2018 is set to be a difficult year for low-income households, as average price inflation for the UK stands at its highest since April 2012. But it’s not just price inflation that’s hitting low-income families hard, says Laurie Heykoop.
For most of last year, price rises outpaced wages, especially in sectors such as retail and hospitality which employ many low-income workers. The financial pressure is even worse for low-income families receiving working-age benefits and tax credits, frozen since April 2016, and they are paying more in five key areas:
1 Paying more for public transport
Train price rises have received a great deal of media attention, but bus and coach transport are often more important for low-income households, especially outside London and the South East. The cost of bus and coach travel has increased by a huge 13.9% in the last year. Low-income households that regularly use buses will pay an average additional £116.15 per year for their fares in 2018. Transport costs or availability can have knock-on effects if they restrict people’s ability to reach better-value shops, jobs or services. Keeping bus travel affordable is vital to enable people on low incomes to buy low-price food, get and keep jobs and access health and other services.
2 Paying more for food and energy
In addition the cost of some essential goods and services has been rising even faster than average inflation. Energy bills have increased by 6.4% since last year, with electricity alone increasing by a massive 11.4%. Typical households in the bottom fifth of incomes will now be paying £61.86 more compared to last year for the same energy use. Food prices have also been rising faster than average, at 4.3% over the past year. It will cost an additional £67.81 per year for a family in the poorest fifth for the same weekly shop in 2018.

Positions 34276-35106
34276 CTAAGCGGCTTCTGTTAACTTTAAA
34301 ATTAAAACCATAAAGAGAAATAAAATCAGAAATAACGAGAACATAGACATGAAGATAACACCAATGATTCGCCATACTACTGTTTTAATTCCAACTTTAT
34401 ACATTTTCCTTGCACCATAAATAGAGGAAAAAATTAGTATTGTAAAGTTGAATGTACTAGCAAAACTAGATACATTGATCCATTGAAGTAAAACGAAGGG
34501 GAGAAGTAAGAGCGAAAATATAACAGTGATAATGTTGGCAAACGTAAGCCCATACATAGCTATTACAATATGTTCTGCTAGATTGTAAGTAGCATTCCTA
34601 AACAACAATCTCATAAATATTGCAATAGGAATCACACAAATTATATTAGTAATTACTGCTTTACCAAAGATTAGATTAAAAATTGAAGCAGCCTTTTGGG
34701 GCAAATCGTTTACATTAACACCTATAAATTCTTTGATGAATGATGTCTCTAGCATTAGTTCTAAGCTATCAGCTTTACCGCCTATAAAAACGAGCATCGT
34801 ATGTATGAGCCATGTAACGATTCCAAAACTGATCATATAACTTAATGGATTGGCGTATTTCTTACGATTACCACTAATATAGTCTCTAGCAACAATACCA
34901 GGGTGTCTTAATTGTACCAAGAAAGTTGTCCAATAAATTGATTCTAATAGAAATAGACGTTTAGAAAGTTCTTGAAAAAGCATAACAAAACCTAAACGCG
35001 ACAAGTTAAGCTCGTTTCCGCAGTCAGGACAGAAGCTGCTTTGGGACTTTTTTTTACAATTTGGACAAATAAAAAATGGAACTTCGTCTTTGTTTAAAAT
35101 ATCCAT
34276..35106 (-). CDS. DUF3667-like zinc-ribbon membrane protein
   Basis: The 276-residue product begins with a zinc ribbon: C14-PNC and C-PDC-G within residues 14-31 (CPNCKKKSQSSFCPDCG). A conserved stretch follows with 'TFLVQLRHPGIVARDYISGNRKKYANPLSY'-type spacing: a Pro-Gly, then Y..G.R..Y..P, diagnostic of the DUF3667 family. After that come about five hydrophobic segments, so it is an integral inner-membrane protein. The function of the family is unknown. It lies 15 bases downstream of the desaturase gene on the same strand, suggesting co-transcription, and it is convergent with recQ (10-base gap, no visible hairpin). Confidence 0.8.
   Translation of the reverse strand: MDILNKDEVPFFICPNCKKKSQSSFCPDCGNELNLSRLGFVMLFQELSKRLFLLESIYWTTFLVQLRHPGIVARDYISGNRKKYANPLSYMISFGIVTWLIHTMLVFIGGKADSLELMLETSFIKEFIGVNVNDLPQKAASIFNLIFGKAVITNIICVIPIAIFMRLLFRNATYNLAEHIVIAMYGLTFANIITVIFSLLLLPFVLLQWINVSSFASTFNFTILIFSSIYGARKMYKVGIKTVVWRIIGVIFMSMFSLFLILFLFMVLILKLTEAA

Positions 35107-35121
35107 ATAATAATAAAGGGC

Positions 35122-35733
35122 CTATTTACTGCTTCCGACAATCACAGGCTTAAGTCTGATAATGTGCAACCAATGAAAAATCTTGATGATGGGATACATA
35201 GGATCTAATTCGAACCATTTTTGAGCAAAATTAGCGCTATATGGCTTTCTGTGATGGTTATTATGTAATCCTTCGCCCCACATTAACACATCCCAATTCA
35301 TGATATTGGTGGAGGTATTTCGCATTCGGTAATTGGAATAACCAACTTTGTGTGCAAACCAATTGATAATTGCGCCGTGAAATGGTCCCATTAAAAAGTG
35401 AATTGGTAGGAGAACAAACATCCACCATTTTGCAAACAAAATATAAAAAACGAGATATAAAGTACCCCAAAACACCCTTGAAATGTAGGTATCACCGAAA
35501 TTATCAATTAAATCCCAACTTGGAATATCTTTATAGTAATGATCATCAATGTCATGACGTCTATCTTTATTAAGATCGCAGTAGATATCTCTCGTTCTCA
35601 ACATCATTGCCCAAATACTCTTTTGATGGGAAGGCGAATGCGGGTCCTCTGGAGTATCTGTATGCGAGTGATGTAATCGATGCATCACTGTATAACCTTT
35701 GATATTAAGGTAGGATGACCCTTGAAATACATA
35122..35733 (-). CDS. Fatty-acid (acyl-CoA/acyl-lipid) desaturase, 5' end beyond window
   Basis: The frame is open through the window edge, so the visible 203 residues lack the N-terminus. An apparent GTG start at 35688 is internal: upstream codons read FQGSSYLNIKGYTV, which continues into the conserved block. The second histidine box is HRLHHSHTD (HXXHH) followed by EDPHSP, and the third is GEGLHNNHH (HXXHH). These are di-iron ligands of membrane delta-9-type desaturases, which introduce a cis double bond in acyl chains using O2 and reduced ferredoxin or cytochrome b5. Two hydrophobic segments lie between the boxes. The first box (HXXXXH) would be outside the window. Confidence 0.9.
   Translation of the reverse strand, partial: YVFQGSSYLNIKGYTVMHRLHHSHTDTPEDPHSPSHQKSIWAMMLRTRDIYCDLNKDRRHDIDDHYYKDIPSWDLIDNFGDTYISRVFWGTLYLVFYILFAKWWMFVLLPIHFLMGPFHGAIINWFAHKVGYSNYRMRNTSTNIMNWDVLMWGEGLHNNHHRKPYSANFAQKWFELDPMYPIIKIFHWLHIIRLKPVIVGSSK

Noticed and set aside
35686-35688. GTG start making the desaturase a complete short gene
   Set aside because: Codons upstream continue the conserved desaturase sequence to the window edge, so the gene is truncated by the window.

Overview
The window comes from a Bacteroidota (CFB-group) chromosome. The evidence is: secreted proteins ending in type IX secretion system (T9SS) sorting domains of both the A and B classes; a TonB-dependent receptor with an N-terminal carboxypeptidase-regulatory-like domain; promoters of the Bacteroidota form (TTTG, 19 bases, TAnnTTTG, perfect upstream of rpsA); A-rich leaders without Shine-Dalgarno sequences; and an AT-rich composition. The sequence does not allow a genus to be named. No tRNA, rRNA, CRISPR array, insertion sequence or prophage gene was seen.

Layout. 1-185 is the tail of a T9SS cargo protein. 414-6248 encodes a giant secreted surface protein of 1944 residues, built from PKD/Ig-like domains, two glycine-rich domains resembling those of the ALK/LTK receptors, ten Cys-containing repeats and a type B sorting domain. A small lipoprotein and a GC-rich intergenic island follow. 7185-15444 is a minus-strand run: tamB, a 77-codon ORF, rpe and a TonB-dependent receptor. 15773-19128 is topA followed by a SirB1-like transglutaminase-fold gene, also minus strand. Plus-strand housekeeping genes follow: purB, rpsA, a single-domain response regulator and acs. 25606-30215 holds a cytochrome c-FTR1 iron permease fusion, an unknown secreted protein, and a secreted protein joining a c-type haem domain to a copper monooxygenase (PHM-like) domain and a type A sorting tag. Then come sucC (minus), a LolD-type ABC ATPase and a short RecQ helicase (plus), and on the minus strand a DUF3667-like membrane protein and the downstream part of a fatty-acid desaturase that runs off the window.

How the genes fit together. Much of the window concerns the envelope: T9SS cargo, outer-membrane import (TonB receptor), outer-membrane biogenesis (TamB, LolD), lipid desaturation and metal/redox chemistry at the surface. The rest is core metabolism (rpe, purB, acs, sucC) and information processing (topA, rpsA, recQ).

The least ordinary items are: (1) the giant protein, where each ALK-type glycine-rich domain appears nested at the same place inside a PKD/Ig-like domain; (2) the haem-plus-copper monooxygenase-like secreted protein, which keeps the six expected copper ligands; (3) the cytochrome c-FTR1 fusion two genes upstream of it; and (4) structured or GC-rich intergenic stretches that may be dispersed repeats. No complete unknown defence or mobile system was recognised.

These price rises hit poorer households especially hard. Households in the bottom fifth of income spend twice as much of their income on food and fuel compared with households in the top fifth. Just to cover those food and energy basics, families will need to find an extra £130 this year.
3 Paying the 'poverty premium'
But in addition to price rises, many low-income households end up paying more for basic goods and services than households on higher incomes (known as the ‘poverty premium’). Some low-income households pay their bills through pre-payment meters as a strategy to manage finances: they're worse value but offer more certainty over the ability to pay. Other coping strategies involve low-income parents cutting back on spending for themselves in order to prioritise money for their children’s needs.
4 Dealing with debt
Rising prices and stagnating incomes combine to place unsustainable pressure on family finances. For those already struggling to get by it can lead to falling behind with bills or building up debt. A fifth of low-income households experience ‘problem debt’. Our research on destitution found that most people experiencing destitution had been behind on bills within the year, most frequently cited were rent or council tax, followed by energy and water.
5 The benefit freeze
In April the Government’s freeze on working-age benefits and tax credits will enter its third year. In 2018, a couple with children claiming Universal Credit will be up to £500 worse off, and a lone parent with children will be up to £400 worse off, due to the benefit freeze. In 2020/21, almost half a million more people are likely to be in poverty due to the benefit freeze, the vast majority in working households. After a disappointing lack of action in 2017, the Spring Budget brings another opportunity to ease the pressure on low-income families by ending the freeze.